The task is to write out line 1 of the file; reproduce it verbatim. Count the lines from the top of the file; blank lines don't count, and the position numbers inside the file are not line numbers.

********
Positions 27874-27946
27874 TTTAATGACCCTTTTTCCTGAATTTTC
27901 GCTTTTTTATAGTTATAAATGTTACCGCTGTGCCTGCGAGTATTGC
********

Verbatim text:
Positions 27874-27946